• ‘A communal project raising ostriches in the drought stricken areas of the Karas region is giving rural farmers a chance to escape the shackles of poverty.’
      • ‘By evoking the shamelessness of the mythic trickster, the creative artist overcomes shame and breaks through the shackles of social constraint.’
      • ‘Was this not a historic opportunity to break free from the shackles of class oppression and found a new society?’
      • ‘You can mail order to your heart's content, free from the shackles of provincial law.’
      • ‘With the shackles of the world cast off, he ventures off into the unknown, braving the storm to find the rainbow on the other side - just as he wants.’
      • ‘The secondary meaning of free, to free comics from the shackles of prejudice, had yet to be addressed.’
      • ‘It is time we cast off the shackles of this oppressive existence and let liberty, personal responsibility and social tolerance flourish in New Zealand.’
      • ‘With the bailout guarantee verbally and practically in place and the vision of a new economic dawn firmly put forth, the shackles of fear that had restrained excessive debt accumulation in the past have been shed.’
      • ‘This stylistic approach may have been a ploy to attract a wider reading public, but historians should more often throw off the shackles of pedantry and learn to write and read history as literature.’
      • ‘This leads me to ask what differences exist between those who have broken the shackles of a common dilemma and those who have not.’
      • ‘There's that secret burning desire in each of us that wants to break free from the shackles of obedience.’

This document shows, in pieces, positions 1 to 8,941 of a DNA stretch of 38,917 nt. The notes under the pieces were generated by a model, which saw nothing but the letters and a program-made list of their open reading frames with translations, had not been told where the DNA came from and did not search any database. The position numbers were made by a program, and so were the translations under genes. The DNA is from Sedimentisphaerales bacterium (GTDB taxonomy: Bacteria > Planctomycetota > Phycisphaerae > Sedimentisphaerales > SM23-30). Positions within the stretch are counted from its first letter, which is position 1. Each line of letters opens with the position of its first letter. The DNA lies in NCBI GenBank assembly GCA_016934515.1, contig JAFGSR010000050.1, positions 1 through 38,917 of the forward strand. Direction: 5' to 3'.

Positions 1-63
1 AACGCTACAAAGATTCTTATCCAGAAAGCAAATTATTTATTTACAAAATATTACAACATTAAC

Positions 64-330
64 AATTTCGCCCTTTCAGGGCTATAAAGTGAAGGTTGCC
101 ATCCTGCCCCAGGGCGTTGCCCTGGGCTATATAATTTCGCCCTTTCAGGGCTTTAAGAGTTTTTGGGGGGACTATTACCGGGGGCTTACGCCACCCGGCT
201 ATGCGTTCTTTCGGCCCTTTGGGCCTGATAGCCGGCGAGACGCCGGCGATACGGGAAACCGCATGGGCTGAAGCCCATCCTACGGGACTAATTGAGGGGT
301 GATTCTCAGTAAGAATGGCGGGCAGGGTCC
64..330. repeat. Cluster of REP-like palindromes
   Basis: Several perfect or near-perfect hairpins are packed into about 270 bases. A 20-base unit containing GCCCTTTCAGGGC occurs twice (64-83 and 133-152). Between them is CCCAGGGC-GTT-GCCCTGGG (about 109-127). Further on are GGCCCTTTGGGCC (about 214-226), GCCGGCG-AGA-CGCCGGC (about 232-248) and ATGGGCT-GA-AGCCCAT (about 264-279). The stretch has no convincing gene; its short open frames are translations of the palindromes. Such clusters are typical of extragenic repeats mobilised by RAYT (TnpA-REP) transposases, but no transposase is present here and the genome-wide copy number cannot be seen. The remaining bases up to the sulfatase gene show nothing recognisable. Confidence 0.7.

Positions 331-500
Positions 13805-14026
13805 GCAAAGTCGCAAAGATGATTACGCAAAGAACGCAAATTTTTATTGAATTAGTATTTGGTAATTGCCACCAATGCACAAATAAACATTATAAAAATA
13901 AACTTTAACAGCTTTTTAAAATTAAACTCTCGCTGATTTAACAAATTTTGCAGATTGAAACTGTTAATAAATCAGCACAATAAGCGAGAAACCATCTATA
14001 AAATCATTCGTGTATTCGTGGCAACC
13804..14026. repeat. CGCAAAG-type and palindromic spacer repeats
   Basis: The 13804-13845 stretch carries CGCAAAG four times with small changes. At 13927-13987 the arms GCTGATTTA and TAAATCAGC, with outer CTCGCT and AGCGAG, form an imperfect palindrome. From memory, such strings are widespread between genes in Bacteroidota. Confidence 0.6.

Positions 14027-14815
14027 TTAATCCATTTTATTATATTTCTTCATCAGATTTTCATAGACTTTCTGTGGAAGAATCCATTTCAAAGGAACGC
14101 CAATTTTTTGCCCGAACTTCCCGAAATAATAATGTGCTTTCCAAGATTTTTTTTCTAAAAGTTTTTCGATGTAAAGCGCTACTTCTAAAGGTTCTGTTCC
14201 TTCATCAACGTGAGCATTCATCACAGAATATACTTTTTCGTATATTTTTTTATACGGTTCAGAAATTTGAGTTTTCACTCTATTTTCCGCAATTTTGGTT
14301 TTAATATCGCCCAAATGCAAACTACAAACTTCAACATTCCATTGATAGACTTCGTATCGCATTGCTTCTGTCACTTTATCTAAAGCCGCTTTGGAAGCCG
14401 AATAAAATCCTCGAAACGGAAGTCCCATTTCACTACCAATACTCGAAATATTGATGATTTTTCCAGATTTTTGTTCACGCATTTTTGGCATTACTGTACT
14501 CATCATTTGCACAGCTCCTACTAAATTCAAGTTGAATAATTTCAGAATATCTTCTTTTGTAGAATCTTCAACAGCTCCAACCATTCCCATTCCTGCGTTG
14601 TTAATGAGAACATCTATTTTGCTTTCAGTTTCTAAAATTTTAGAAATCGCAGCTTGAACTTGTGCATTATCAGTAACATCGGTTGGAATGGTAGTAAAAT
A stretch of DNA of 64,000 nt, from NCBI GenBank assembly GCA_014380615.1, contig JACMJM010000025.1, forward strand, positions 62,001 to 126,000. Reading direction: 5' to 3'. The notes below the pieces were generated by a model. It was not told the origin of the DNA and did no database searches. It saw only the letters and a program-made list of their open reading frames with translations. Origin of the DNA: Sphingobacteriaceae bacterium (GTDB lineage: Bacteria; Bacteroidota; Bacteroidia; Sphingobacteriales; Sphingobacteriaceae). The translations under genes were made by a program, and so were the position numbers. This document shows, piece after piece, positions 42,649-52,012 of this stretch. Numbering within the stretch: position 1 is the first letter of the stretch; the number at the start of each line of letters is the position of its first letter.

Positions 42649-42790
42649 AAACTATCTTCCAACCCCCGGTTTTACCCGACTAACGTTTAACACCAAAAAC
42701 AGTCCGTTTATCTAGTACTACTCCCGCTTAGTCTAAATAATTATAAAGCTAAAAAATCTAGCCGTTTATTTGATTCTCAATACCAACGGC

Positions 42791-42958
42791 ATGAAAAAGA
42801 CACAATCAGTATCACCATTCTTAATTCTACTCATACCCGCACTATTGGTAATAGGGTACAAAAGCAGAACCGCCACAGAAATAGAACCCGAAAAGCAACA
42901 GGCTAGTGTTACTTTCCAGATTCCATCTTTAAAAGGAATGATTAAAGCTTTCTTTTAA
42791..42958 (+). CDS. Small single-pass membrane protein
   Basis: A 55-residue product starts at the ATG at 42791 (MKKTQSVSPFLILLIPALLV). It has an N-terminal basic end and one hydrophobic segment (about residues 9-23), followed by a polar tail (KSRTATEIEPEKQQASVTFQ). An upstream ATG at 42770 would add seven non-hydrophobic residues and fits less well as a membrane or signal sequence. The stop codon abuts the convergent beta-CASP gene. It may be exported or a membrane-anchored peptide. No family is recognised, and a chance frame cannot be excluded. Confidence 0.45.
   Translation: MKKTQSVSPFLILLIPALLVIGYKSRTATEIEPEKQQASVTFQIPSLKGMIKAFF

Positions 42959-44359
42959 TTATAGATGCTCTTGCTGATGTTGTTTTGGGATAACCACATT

• ‘McElroy, who desperately wants to throw off the shackles of the drug world, has other plans.’
      • ‘She remains voiceless but the postures and the expressions convey the intense desire to break out of conventional modes, a desire to burst forth from the shackles of male suppression.’
      • ‘These are the people who yearn to get away from the shackles of the mouse and the motherboard.’
      • ‘When you've been trapped in the shackles of ballet most of your life, escaping to the world of contemporary dance can be liberating.’
      • ‘Well, thankfully we have an opportunity each fall to choose cinematic options that remove (to a degree) the shackles of the corporate system.’
      • ‘I see a people who have thrown off the shackles of witchcraft, which has bound people for centuries…’
  • 2A metal link, typically U-shaped, closed by a bolt, used to secure a chain or rope to something.

    • ‘So was the shackle which fastened it to the halyard.’
    1. 2.1A pivoted link connecting a spring in a vehicle's suspension to the body of the vehicle.

verb

[WITH OBJECT]
  • 1 Chain with shackles.

    ‘the prisoner was shackled to the heavy steel chair in the centre of the room’
    • ‘They were accused of torturing and starving five of their eight adopted children - pulling out toenails, shackling them with chains and shocking them with electrical cords.’